Is there any difference between both and both the? For example:

Both students passed the exam.

Both the students passed the exam.

Both windows are open.

Both the windows are open.

1 Answer 1

  • Both windows
  • Both the windows
  • Both of the windows

All mean the same thing in most contexts. It all comes down to the use of the definite article "the", which is well documented, but I'll try and explain using this example.

I'm sure you know that you use the definite article when you are referring to a specific thing or a specific set of things. If there was only one window, it would be the window. If you say the windows in the plural form, it must refer to a specific set of windows, for example, the windows in one specific room to which you have already referred.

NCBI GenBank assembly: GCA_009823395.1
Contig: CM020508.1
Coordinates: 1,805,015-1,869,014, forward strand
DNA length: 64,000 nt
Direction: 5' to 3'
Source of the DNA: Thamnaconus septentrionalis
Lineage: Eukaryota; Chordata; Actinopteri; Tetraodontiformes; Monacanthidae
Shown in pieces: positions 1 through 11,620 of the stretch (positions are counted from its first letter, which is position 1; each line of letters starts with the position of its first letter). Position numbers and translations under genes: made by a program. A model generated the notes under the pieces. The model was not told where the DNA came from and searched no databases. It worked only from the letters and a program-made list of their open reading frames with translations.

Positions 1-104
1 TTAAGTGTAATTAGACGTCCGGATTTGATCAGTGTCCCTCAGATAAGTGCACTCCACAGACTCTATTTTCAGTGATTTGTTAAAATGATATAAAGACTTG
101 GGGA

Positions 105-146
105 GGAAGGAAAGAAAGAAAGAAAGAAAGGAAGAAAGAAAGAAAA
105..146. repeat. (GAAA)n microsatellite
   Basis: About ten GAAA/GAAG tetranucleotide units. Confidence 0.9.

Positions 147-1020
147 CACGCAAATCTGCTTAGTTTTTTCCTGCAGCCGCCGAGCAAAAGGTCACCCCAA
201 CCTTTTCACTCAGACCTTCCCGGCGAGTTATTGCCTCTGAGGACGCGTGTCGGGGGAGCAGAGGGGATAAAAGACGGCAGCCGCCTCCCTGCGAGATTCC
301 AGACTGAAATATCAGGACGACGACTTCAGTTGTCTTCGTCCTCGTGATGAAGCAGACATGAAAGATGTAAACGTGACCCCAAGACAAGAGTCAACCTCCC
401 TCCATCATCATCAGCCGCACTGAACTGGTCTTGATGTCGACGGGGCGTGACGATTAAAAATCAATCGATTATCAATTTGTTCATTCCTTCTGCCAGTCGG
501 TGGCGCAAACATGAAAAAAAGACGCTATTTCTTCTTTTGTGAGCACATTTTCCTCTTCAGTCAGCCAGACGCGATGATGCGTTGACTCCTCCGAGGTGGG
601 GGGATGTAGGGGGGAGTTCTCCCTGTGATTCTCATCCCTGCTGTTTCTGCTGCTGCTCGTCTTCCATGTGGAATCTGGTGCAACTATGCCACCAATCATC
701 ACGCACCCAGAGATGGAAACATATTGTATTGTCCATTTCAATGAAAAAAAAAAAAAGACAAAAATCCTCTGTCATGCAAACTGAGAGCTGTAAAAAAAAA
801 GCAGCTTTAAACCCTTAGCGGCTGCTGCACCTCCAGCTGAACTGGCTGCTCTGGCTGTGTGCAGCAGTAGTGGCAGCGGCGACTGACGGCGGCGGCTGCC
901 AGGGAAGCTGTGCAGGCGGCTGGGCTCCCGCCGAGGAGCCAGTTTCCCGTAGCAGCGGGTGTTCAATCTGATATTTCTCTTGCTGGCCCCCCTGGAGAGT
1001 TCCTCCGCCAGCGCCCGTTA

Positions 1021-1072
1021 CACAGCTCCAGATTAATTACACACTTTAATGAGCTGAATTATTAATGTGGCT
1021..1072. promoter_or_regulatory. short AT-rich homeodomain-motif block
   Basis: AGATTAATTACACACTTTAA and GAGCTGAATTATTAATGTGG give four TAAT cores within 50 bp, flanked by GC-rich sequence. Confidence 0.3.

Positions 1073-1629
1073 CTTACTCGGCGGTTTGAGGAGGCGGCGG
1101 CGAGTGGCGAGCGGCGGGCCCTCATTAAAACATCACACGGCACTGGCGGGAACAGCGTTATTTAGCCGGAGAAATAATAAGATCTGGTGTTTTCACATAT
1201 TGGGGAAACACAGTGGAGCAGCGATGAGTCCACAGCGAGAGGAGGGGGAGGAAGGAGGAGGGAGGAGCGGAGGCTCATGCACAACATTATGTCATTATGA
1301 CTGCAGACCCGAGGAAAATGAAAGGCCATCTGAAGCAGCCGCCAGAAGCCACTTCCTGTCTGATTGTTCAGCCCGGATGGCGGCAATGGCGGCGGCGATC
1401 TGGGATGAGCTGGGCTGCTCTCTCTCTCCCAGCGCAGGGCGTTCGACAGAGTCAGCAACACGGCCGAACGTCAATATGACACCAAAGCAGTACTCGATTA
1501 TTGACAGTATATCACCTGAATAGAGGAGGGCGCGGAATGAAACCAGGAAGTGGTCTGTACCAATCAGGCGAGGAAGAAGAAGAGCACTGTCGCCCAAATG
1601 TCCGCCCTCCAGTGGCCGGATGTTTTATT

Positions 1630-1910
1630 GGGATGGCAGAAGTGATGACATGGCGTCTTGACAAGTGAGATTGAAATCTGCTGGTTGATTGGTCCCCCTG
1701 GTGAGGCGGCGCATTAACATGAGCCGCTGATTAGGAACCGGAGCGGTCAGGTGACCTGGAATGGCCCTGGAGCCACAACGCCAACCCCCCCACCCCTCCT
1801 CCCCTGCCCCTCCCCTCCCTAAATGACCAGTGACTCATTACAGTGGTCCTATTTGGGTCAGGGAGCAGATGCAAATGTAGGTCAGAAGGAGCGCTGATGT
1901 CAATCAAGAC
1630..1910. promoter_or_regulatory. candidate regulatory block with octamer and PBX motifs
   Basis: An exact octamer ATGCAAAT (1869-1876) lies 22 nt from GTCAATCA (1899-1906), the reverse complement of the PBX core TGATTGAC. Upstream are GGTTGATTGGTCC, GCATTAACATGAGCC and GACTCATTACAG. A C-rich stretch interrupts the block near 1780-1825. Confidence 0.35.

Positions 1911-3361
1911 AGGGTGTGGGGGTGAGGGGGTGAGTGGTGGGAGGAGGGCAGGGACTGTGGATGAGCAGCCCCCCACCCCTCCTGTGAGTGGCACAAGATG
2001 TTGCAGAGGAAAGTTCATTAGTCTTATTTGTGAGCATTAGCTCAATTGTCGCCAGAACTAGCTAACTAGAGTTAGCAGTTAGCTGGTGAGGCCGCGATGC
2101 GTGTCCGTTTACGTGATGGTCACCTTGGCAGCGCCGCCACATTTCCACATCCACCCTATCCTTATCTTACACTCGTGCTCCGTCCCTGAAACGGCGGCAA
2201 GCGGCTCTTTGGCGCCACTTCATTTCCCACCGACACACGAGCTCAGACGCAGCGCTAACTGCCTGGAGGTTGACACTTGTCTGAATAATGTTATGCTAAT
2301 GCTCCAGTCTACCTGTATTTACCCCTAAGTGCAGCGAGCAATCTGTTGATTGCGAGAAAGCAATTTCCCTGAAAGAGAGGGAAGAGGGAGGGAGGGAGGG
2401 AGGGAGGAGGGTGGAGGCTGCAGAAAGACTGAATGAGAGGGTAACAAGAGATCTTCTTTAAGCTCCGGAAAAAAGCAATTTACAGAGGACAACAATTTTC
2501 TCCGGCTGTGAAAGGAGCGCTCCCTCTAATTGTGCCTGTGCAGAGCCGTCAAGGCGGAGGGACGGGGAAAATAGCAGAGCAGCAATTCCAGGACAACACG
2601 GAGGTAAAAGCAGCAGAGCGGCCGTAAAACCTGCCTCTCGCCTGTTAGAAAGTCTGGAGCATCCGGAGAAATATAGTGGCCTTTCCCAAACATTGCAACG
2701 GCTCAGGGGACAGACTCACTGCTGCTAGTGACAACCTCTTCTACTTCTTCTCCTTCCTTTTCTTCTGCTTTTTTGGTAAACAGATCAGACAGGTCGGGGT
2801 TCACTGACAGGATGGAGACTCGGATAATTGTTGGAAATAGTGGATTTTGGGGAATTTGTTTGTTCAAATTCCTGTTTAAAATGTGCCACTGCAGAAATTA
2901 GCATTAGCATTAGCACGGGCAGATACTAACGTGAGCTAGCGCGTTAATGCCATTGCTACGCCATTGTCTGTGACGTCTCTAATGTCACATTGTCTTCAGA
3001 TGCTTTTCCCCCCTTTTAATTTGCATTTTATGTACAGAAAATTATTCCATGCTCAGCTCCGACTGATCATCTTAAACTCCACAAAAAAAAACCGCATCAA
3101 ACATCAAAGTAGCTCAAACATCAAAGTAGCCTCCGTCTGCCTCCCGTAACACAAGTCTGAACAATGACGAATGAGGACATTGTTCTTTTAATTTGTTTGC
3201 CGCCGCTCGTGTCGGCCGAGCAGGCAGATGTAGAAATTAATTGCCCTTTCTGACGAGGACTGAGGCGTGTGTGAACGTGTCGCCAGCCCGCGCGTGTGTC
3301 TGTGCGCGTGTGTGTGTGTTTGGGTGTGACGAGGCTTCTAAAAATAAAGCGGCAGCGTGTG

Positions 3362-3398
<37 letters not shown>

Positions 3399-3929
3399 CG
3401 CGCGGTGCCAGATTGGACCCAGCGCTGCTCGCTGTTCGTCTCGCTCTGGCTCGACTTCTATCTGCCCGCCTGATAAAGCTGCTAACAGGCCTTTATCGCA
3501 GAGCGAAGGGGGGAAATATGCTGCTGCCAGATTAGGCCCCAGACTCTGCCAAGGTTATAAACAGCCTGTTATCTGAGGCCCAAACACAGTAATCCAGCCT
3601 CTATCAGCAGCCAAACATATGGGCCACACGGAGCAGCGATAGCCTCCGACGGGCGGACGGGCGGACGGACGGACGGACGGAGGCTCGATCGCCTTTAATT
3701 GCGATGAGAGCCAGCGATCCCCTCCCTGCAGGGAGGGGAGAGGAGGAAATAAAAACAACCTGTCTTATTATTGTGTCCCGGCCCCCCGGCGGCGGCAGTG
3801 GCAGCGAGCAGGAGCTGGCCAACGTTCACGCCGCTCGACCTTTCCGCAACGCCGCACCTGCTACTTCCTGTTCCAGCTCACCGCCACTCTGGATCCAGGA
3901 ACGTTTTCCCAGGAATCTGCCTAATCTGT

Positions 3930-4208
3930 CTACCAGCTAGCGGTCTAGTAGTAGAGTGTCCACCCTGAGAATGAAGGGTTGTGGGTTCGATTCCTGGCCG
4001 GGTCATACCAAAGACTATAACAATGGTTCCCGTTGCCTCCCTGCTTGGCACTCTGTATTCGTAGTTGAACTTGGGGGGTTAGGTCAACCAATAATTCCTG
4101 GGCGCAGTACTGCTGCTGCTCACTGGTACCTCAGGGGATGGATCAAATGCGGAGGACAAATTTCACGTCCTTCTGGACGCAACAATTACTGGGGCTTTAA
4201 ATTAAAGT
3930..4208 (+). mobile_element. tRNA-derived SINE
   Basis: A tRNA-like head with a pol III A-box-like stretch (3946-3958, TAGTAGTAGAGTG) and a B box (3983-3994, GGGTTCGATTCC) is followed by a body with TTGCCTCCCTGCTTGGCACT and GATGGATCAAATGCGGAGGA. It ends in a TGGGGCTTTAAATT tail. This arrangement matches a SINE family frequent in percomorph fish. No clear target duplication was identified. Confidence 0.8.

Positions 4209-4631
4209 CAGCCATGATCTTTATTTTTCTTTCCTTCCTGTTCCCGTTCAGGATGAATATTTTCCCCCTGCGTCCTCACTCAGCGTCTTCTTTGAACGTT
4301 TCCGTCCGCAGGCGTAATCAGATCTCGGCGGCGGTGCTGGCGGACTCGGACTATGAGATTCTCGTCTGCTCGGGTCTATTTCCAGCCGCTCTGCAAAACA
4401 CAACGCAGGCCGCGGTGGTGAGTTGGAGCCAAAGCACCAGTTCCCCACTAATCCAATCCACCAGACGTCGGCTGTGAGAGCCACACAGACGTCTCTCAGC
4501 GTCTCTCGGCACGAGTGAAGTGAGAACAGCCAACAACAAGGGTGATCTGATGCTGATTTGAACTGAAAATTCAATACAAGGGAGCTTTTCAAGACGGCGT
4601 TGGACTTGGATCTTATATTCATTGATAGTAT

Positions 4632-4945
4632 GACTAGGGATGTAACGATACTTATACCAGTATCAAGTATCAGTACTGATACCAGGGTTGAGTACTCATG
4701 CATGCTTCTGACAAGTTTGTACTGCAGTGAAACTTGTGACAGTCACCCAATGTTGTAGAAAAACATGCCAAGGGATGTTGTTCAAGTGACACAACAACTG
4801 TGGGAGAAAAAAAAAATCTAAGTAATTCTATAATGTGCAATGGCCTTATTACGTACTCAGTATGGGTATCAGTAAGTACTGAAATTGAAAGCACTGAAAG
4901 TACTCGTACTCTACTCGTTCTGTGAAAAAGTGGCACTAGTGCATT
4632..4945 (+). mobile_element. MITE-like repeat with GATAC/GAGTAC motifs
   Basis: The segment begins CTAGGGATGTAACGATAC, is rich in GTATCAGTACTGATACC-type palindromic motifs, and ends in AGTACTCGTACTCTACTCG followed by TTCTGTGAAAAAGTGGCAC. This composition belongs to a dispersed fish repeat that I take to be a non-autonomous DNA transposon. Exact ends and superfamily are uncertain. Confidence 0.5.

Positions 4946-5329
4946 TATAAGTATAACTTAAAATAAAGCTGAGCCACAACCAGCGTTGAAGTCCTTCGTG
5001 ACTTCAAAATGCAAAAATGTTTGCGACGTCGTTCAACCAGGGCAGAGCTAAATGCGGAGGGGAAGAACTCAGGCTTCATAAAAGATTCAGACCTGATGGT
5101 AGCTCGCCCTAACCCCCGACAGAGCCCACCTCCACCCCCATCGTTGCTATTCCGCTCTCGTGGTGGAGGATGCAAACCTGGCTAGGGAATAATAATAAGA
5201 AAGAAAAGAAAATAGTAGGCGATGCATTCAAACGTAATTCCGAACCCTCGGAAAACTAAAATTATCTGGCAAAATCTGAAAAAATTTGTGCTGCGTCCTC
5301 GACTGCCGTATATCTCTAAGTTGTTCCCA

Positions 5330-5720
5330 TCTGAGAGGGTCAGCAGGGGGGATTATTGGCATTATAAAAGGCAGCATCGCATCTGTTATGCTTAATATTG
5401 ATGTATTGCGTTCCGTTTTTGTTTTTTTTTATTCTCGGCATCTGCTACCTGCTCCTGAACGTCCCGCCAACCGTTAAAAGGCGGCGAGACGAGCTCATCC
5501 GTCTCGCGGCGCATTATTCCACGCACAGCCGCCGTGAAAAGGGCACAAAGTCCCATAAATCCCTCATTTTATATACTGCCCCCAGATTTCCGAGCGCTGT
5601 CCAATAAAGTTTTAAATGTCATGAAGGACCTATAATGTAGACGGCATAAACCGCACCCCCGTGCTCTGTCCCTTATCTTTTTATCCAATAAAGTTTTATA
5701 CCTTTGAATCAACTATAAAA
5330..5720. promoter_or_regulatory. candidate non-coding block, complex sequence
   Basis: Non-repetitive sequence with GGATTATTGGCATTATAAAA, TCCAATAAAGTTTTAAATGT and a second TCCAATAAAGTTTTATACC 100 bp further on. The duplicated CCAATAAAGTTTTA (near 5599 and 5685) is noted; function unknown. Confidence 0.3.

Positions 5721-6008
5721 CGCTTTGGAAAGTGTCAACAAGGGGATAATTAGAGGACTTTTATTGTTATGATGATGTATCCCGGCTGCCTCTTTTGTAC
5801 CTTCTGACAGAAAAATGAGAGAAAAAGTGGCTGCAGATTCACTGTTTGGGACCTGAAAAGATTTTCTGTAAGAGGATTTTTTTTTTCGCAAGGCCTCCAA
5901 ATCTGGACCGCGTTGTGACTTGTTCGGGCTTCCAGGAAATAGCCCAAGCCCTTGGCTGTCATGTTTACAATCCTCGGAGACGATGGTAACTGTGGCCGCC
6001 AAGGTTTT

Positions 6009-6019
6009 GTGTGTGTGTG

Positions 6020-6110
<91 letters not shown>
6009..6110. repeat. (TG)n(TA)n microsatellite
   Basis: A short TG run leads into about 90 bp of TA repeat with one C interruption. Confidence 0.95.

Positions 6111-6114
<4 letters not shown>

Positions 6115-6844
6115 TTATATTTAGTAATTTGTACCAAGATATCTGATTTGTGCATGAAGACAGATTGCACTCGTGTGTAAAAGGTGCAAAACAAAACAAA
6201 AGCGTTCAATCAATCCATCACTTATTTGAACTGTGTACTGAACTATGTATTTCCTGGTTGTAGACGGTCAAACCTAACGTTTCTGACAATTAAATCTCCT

If you said "I walked into the room and both windows were open" without using the definite article, it would be fairly assumed that the room has only two windows. However, if you said "I closed one of the windows, but when I got back the window was open", because you used the definite article it would be assumed that the specific window you found open was the same window you closed, because you had referred to it previously. The same logic would apply if you had closed two out of four windows and then reffered to "both the windows".

So, while your two examples, as well as the third I added, can be used interchangeably in some contexts, in other situations your use of the definite article would make a difference to the meaning.

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